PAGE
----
There are few established osteosarcoma risk factors apart from early exposure to high-dose radiation, and Paget's disease, hereditary retinoblastoma, and Li–Fraumeni Syndrome (Miller et al, 1996). The bimodal age–incidence curve reflecting peak rates occurring both in adolescence and in older age suggests two separate aetiologies. Enhanced carcinogenic susceptibility during the adolescent growth period is suggested by higher radiogenic bone cancer risk among children than adults, and the characteristic development of childhood tumours in the long bone epiphyses of the lower limbs (Fraumeni, 1967). An excess osteosarcoma risk in larger compared with smaller dog breeds may be consistent with this hypothesis (Withrow et al, 1991). Higher male than female incidence rates in puberty, and the early age at which osteosarcoma incidence first peaks – 10–14 years of age in girls, and 15–19 years in boys – may indicate the importance of accelerated growth and hormonal differences, and raise the possibility that very early-life exposures play a role as well (SEER, 2005).

In this study, we focused on the associations of osteosarcoma with factors related to growth and development from the in utero period through puberty and adolescence.

Materials and methods

Study population

Participants were drawn from orthopaedic surgery departments in 10 US medical centres between 1994 and 2000 (Massachusetts General Hospital, Boston, MA, USA; Creighton University/St Joseph's Hospital and University of Nebraska, Omaha, NE, USA; Children's National Medical Center and Washington Hospital Center, Washington, DC, USA; University of Chicago and Rush Presbyterian St Luke's, Chicago, IL, USA; University of Florida, Gainesville, FL, USA; University of California, Los Angeles, CA, USA; Cleveland Clinic, Cleveland OH, USA). Cases were patients with newly diagnosed primary osteosarcoma admitted for evaluation of eligibility for limb salvage surgery. Controls were orthopaedic patients from the same departments with benign tumours (26%), or non-neoplastic conditions such as inflammatory diseases, cysts, and trauma (ICD-9-CM codes 289.1, 277.8, 354.0, V711, 682.6, 714.3–756.59, 810.0–885.0, and 959.7). Nurse coordinators were responsible for control selection by identifying the next patient matching the case on age (+/−5 years), sex, hospital, and distance from the respective medical centre based on the participant's residential zip code. Pathology reports from surgery and/or biopsy were obtained for all cases and for controls for whom this documentation was applicable to confirm diagnosis, whereas hospital medical records confirmed diagnoses for controls without a pathology report (with conditions such as injury, reconstruction, revision, or pain).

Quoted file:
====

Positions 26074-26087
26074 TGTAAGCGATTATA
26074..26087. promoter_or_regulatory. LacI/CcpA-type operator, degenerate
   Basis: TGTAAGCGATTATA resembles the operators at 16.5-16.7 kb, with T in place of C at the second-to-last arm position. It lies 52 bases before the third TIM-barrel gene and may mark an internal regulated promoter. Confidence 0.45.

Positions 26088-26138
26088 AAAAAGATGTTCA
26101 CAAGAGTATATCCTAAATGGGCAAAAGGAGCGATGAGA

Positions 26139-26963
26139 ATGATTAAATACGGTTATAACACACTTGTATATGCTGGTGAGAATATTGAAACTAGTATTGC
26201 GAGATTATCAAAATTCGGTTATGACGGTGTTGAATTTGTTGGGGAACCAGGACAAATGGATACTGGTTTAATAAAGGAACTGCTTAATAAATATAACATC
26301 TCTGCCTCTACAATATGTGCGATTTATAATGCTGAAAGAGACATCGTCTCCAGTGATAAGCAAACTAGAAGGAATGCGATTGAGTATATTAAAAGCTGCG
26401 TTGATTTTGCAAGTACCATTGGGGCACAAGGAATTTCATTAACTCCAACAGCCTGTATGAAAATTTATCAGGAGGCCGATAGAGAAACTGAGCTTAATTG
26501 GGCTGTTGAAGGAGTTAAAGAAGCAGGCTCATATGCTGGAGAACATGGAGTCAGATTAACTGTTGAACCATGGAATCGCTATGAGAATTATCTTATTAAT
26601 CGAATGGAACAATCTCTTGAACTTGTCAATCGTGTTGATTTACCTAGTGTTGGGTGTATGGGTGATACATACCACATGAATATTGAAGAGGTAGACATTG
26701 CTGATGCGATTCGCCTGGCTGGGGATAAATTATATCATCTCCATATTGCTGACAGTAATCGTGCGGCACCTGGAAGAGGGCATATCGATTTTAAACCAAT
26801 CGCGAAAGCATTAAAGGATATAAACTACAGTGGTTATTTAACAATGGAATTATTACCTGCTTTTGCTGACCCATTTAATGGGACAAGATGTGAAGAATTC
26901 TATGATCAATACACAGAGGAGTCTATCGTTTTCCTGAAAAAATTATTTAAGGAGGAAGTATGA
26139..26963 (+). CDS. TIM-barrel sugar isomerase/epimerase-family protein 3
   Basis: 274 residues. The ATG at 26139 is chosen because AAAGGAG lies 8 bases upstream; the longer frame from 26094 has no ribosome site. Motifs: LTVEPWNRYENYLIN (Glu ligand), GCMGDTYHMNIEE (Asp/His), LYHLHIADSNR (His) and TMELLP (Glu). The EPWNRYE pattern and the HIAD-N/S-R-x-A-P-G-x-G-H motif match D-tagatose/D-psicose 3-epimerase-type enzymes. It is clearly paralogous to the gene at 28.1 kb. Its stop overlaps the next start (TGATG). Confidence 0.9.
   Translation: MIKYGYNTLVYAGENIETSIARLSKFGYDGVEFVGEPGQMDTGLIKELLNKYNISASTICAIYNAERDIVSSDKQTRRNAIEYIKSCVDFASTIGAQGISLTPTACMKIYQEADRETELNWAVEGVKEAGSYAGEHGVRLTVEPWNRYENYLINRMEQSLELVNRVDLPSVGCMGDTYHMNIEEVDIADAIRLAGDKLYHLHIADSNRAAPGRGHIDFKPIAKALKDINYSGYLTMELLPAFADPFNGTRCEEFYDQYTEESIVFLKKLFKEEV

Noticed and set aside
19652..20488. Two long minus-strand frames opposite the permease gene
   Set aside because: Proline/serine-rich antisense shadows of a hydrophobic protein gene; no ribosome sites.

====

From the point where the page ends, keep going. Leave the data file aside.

Institutional review boards at each of the medical centres approved this study, and informed consent, which included a check list for a questionnaire, blood draw, and toenail collection, was obtained from all participants. Of eligible cases, 13.6% were not enrolled and a further 3% declined to participate in any of the study components. Of those enrolled in the study, 93.5% of cases and 98% of controls completed interviews. Reasons for non-participation in the questionnaire component included refusal, death, extreme illness following surgery and failure to return for follow-up care. The present analysis was restricted to 169 cases and 144 controls less than 40 years of age to focus on the aetiology of the adolescent-young adult peak in osteosarcoma incidence.

Exposure and covariate information

Interviews ascertaining information on growth and development, physical activity, and medical history were conducted in the hospital, clinic, or ward with cases after surgery, and after surgery, or other therapy in controls. A supplemental interview on pregnancy exposures was conducted with parents of participants less than 20 years of age, whereas participants over 20 were asked directly.

Participants 9–21 years of age were asked to give consent for growth records acquisition. Of 109 cases and 91 controls, respectively, all of the 78 (71.5%) and 57 (62.6%) participants who reported a regular health-care provider gave permission for contact, and a total of 402 growth records were obtained for 49 cases and 46 controls (average of 4.2 records per participant). Growth records validated participants' self-reports of height (shorter, about the same, and taller) compared with their peers at various ages. Among the combined cases and controls, mean height from records was 9% lower and 1.5% higher among participants who reported being shorter and taller, respectively, compared with being about the same height as their peers at age 9 or 10. Similarly, recorded height was 7% lower and 4.5% higher at age 12 or 13, and 3.5% lower and 6% higher at age 15 or 16. Results were similar when evaluated separately for cases and controls.

US born participants were asked for their consent to acquire birth records from state vital records offices with 97% (n=154) of cases and 99% (n=139) of controls providing permission. For states where at least six participants were born records were obtained for a total of 289 participants. Equal proportions of cases (55%; n=87) and controls (55%; n=78) were missing information in the birth records for pregnancy length. Pregnancy complications were missing for 54% (n=85) of cases and 59% (n=83) of controls, and of those with these data, complications were rare (two cases/five controls). Birth weight as reported by the participant or mother (mean=3392; s.d.=589) and from records (mean=3389; s.d.=556) were highly correlated in those with both sources of information (r=0.95; n=176). Therefore, reported birth weight was used when birth records were unavailable.

Statistical analysis